1. re: foodwhisperer

                                            Romanization is so confusing to me. Zhuyin fuhao makes much more sense. ㄒㄧㄣ (She yi en)

                      2. gorgeous photos...everything looks delicious, but the use of tilt shift makes the portions look tiny. were the dishes larger than they appear here?

                        1 Reply
                        1. re: coasts

                          The fish is the largest dish and the dish is about a 16 inch oval. The chicken is in a small oval dish about 6 inches. The xiao long bao and shumai are in a regular steamer, about 8 inches, the snow pea shoot is in a plate about 12 inches, the lion's head, and sesame rice dumplings are in a small casserole about 5 inches. I tried to take photos close up because the display size on CH is really small and sometimes it's hard to see the food. :)

                        2. 五百是china blue 的歌手.

                          Nice photos. Yummy.

                          11 Replies
                          1. re: jonkyo

                            500 is china blue's singer --> what does that mean?

                            1. re: Lau

                              The name china blue extends beyond entertainment and rock.

                              He is a great singer. Love their Taiwanese language cd, came out around 1998 or 99.

                              500 台幣 can buy much delicious 台菜 in 台灣.

                              Where are the owners of China Blue restaurant from.

                              The food looks great.

                              1. re: jonkyo

                                ok so china blue is a taiwanese singer?

                                what does the number 500 have to do with china blue? (the singer or restaurant)

                                1. re: Lau

                                  wu bai is the singer's name:


                                  and 五百 could buy a fair amount of tasty food at China Blue.

                                  I plan on investigating this venue, but spending far less than 500 taiwan dollars (the equivalent) unless I have a large party with me.

                                  1. re: jonkyo

                                    500 taiwan dollars = $16.77 USD...good luck with that

                                    1. re: Lau

                                      Oh, you are correct.

                                      1000 is just over 30 usd.

                                      As I stated 500 台幣 (taiwan dollar) can buy much delicious 台菜 (taiwan food) in 台灣 (taiwan).

                                      That I mean is street vending food, mainly.

                                      五百 (500 dollars) could buy a fair amount of tasty food at China Blue.I did not state 台幣!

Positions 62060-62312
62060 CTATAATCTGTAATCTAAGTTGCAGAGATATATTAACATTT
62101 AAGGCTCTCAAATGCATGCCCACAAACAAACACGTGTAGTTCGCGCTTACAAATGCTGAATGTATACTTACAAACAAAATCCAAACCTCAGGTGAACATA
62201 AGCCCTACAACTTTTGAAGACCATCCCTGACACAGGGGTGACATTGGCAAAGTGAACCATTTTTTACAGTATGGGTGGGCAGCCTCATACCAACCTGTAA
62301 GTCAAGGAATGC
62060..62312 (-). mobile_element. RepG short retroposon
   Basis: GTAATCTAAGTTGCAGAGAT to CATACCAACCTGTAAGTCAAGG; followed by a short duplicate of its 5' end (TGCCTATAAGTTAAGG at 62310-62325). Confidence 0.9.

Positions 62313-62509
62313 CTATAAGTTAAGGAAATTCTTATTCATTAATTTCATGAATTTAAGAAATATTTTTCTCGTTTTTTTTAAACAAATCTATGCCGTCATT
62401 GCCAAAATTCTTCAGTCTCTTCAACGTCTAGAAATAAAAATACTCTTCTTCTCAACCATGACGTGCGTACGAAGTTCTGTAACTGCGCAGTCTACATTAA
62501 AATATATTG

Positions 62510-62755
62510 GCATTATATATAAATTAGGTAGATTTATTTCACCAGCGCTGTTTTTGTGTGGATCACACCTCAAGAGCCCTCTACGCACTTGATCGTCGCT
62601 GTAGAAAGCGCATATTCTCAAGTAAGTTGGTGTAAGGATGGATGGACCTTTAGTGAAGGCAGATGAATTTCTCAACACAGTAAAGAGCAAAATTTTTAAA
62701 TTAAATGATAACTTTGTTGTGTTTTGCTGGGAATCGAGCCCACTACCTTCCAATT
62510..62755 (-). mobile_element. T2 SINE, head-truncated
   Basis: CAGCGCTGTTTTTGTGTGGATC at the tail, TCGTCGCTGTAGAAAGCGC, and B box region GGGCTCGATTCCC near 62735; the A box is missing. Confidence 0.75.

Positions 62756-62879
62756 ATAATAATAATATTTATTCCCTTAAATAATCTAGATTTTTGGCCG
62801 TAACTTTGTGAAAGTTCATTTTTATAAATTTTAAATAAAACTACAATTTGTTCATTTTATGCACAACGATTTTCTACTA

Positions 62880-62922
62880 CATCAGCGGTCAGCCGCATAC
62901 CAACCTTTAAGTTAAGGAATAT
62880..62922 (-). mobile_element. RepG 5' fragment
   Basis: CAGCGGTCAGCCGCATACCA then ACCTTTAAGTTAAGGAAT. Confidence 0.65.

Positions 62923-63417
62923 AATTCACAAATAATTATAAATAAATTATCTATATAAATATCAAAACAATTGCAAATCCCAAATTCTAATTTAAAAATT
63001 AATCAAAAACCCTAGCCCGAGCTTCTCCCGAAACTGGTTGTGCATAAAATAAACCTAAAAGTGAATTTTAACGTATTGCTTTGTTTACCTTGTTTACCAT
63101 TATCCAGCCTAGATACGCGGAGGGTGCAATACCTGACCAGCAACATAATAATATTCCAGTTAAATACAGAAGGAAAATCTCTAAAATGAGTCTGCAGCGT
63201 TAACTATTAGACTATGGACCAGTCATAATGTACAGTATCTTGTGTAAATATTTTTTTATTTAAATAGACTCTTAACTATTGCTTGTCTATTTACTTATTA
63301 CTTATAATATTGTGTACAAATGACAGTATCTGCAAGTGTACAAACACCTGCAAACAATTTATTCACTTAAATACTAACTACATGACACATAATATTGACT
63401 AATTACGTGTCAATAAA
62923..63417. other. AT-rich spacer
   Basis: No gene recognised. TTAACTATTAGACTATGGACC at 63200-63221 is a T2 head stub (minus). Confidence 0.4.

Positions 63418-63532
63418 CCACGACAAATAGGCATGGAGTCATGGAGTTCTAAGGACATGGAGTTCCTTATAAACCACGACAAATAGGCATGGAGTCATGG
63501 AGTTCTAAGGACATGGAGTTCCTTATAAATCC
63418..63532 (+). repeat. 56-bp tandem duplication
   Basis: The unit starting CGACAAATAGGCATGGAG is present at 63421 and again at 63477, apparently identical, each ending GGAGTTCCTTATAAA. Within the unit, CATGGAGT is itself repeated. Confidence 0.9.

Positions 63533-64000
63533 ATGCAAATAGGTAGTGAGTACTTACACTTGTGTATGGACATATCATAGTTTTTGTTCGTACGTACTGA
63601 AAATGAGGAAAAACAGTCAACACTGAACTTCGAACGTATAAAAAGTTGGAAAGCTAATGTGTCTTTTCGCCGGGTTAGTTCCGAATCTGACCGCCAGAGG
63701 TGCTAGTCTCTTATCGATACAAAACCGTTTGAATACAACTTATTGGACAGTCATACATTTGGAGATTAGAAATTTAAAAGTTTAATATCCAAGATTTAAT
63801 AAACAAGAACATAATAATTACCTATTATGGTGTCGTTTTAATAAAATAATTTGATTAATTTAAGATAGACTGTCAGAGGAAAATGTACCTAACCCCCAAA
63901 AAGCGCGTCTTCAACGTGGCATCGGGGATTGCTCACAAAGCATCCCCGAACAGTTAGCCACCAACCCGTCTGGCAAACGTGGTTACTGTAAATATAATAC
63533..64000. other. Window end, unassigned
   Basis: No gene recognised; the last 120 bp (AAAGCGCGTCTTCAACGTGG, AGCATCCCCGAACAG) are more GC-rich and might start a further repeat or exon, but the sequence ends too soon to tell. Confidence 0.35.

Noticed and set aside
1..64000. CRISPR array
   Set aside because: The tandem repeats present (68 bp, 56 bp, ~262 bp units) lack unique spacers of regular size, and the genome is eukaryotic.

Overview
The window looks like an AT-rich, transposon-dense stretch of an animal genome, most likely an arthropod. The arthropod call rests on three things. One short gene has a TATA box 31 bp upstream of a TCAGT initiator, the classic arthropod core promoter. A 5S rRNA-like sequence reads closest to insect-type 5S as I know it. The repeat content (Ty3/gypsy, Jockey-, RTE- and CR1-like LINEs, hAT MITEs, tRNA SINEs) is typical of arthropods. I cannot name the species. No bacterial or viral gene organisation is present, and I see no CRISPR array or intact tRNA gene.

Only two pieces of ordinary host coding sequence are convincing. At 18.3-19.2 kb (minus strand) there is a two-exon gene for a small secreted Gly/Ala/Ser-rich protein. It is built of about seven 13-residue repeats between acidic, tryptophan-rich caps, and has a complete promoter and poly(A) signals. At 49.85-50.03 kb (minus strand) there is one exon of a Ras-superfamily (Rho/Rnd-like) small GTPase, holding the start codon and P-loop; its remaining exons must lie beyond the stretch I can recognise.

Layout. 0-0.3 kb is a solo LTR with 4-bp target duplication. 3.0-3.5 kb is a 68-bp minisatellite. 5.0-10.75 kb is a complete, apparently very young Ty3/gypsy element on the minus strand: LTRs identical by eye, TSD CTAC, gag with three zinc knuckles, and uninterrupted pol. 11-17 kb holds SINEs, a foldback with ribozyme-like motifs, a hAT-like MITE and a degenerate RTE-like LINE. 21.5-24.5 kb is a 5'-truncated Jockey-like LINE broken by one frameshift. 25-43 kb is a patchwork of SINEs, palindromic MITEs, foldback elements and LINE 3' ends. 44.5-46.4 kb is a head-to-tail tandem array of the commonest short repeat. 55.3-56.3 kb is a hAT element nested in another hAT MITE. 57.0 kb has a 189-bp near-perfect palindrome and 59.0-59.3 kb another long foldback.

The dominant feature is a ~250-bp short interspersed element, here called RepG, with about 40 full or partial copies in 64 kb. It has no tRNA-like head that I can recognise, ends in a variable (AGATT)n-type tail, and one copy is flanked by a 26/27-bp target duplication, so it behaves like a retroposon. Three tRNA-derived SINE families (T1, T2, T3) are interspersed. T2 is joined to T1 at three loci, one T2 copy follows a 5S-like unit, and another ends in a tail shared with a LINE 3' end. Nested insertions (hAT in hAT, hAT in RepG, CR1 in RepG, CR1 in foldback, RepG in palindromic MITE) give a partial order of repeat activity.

1. re: jonkyo

                                        "I plan on investigating this venue, but spending far less than 500 taiwan dollars (the equivalent) unless I have a large party with me." --> no you did say 台幣 specifically

                                2. re: jonkyo

                                  perhaps a bit OT but, I thought the owners were mainlanders, one from Shanghai at least.

                                  though the only reference I can find is this China Daily article:

                                  1. re: avial

                                    They look like they are from Mainland, definitely.

                                    Could be Shanghai.

                                    Thanks for posting the article.

                                    what is 'O T'?

                                    1. re: jonkyo

                                      same owners as Cafe China the sichuan place

                                      1. re: Lau

                                        I hope they do better with China Blue. Cafe China is perfectly adequate - nothing more. Pete Wells' 2 star review was delusional.

                            2. I got to try China Blue. It will take me awhile to try as many dishes as you have. In any case, I knew the space from Capsouto Freres, but they changed the layout a bit. I love that location, it used to seem even more out of the way, but it is still pretty much in an isolated location, in a very old building. I also love that there is very easy parking in the evening . I thought the food was very good. I didn't try much though. I had some crab meat soup dumplings. They were good, although the skins thicker than the ones I like in Queens. The broth was less tasty too and less broth. But it was good.
                              The snow pea sprouts were very good. The "shanghai pan fried noodles" were very good, much like the cantonese version but I think the noodles were thinner.
                              The Wixu spare ribs were excellent. Slightly sweet, but totally fantastic. The meat fell right off the bone. I will get this dish again for sure. Next time I will also try the lamb stew.
                              The waiter recommended their other restaurant which is more Szechuan style.
                              The service was great. The vibe was great.
                              My only complaint was that the place still smells of paint. They need to open some windows and air the place out.